For couples in long-term relationships, maintenance sex ensures a steady flow of intimacy, meaning none of the partners feel sexually abandoned. Even though there isn't a standard frequency for the number of times you and your partner should have sex, a 2015 study published in Social Psychological and Personality Science revealed that couples who have sex once a week are the happiest.
"Couples are usually not synced in their sex drives or their lives," said Debra Laino, a sex therapist in Delaware who is certified by the American Association of Sexuality Educators, Counselors and Therapists (AASECT). "Having the awareness that the relationship needs nurturing by maintenance sex is a good thing and important for healthy relationships."
In addition, some couples find maintenance sex particularly helpful if there are factors causing them to feel overwhelmed or there are disruptions to shared time.
"For most couples, sex works on the 'use it or lose it' mindset, meaning that if you don't engage in it, your enjoyment of it can flicker out and have a knock-on effect on your relationship satisfaction," Cooper said. "Maintenance sex is also a great way for couples to discover what each partner wants in the bedroom."
When does maintenance sex become problematic?
If maintenance sex is the only kind of sex you and your partner are having, then it could pose a problem for your relationship, because sex might start feeling like an obligation rather than something both of you desire.
There needs to be a balance between the desire for sex and intimacy and maintenance sex, especially when one or both partners aren't feeling it as much, Laino explained. If either party involved is uncomfortable, then taking a day or two off the schedule is OK.
In addition, some couples may use maintenance sex to avoid the root problem within the relationship, such as dissatisfaction with intimacy or the relationship.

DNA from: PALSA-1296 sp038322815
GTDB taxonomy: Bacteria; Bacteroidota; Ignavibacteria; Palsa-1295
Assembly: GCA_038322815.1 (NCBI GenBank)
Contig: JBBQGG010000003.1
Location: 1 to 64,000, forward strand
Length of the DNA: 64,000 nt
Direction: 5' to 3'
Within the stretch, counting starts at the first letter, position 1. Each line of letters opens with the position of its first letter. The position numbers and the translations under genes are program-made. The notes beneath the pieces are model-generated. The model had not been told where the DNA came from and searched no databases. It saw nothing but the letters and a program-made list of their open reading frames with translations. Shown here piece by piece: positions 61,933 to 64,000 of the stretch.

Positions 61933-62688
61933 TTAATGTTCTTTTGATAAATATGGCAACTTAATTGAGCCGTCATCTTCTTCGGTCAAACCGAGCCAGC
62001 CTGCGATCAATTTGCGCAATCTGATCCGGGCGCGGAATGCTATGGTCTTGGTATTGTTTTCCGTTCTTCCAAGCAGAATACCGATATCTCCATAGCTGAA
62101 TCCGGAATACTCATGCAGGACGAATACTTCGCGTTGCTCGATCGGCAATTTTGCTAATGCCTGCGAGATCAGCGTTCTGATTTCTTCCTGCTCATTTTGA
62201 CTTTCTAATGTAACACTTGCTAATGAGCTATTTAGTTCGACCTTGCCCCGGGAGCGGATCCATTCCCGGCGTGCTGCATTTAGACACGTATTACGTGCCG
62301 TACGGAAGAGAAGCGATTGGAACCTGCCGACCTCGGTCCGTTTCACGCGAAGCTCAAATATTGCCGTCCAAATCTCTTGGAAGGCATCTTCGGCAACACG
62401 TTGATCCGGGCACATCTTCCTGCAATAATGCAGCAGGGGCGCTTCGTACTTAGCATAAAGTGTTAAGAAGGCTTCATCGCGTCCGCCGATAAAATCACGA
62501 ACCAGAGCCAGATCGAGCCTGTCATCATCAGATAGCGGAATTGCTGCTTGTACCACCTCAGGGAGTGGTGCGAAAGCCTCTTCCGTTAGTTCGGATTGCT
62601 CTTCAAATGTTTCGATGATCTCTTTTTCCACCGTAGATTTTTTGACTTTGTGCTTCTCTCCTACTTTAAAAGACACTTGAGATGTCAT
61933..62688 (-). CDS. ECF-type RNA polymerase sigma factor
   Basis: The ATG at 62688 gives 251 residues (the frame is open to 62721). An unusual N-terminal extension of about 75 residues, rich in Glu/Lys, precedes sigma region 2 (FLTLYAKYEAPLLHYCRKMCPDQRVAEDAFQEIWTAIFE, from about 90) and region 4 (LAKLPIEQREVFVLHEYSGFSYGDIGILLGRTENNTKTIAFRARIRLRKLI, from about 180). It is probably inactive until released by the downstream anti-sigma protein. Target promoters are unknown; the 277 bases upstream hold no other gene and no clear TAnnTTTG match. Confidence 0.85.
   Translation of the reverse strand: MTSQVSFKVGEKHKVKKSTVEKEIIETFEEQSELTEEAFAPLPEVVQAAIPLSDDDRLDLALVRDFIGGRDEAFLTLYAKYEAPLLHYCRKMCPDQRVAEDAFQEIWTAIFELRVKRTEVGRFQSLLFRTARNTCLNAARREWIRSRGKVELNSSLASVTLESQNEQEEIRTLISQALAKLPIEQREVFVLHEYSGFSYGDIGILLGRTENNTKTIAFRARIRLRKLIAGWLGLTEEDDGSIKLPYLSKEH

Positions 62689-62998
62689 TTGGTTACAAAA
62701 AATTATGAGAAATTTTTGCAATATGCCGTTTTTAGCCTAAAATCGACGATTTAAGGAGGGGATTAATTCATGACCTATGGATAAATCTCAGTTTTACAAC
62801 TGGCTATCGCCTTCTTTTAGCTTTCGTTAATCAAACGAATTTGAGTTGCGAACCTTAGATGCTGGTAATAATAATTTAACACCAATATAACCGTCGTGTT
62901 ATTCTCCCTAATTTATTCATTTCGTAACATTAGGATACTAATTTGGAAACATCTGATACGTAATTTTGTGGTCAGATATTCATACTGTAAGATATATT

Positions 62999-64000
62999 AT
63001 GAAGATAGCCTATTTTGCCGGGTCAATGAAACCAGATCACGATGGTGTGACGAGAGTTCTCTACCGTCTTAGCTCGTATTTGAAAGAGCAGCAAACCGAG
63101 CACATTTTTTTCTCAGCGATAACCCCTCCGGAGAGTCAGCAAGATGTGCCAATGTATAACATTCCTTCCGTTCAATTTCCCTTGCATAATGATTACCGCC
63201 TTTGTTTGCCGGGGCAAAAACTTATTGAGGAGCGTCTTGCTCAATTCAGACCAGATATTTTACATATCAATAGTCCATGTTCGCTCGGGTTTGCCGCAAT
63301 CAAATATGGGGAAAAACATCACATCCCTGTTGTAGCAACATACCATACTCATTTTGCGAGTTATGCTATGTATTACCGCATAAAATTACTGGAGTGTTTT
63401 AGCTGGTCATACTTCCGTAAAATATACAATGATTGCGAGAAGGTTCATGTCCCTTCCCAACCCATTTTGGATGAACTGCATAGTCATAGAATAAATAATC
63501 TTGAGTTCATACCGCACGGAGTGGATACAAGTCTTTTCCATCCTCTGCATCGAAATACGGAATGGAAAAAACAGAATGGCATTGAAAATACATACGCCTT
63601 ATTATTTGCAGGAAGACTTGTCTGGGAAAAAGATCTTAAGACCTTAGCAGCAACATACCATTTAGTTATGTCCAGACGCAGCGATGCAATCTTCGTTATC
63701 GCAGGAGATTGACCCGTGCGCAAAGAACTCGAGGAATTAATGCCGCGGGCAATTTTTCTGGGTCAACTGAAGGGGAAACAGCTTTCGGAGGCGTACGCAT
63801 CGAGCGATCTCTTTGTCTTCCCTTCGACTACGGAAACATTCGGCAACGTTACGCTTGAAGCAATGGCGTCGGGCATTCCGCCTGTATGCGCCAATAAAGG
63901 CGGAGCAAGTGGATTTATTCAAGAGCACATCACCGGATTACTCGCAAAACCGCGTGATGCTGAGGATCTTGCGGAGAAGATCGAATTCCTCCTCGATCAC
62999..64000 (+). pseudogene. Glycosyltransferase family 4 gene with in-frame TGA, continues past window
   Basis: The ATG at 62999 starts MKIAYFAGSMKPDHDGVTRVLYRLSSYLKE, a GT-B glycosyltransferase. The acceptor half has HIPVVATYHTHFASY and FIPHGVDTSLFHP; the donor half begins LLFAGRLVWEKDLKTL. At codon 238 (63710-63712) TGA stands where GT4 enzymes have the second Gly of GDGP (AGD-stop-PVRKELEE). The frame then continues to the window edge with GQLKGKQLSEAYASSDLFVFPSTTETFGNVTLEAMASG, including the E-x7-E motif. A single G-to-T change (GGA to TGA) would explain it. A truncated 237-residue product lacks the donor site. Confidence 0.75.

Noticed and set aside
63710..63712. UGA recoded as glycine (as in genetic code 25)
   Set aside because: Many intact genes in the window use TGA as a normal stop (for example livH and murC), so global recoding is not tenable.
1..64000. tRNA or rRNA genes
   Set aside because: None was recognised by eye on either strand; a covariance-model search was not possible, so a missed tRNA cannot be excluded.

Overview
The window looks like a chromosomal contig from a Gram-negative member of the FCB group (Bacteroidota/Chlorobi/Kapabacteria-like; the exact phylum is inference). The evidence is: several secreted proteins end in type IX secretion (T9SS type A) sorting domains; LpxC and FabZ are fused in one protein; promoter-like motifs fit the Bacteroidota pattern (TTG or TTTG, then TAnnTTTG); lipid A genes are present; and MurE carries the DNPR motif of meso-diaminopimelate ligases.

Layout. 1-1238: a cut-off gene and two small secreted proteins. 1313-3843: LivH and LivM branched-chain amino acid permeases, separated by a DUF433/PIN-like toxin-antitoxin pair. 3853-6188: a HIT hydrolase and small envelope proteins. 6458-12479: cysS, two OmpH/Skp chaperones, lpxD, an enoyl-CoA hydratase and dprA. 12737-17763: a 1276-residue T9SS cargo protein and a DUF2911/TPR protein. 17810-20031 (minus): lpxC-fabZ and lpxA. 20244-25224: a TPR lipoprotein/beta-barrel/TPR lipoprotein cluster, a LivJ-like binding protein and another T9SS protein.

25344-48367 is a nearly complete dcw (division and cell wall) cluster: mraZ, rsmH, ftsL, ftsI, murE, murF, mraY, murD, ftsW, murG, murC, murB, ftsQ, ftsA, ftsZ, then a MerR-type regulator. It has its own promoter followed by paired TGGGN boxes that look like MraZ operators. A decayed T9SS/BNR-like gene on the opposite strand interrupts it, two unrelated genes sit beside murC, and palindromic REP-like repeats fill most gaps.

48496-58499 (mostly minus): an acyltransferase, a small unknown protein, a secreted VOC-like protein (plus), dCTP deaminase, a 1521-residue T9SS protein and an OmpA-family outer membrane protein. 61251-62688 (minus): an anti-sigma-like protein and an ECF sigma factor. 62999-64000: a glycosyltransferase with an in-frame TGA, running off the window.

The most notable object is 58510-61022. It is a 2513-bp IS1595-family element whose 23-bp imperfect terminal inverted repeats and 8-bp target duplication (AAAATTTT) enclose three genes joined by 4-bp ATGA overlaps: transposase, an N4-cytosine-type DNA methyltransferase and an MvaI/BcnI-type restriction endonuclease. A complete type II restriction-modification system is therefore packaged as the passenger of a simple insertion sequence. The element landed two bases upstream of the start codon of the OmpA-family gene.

"Maintenance sex may not work as a long-term solution to such a kind of dissatisfaction," Cooper said. "Eventually, couples may find that they lack the motivation to maintain the schedule."
Some suggestions for ways to deal with mismatched libidos include the following:
- Cuddling. Couples can embrace each other naked and feel intimate and connected.
- Masturbation. Engaging in solo masturbation can help one partner get off if the other partner doesn't feel like engaging in sex.
- Sex toys. If the partner with a lower sex drive doesn't feel like engaging in sex, then they can pleasure the other partner, thereby creating a very real moment of intimacy for both partners.
It's also possible that engaging in these behaviors may cause the partner who's feeling less desire to become quite aroused, bringing about its own solution.
While maintenance sex can help to strengthen a relationship for some couples, fostering intimacy outside the bedroom is just as important because it allows you to get in the mood more easily. Communicating each other's needs and what you both desire is important prior to exploring any options to change your relationship and, yes, that includes maintenance sex.
If you choose to form a maintenance sex schedule, working out each other's emotional motivation first can lead to a higher chance of intimacy and relational satisfaction. In the event that you and your partner are worried about your out-of-sync sex drives, seeking help from a professional can also help you get to the root cause of any underlying problem.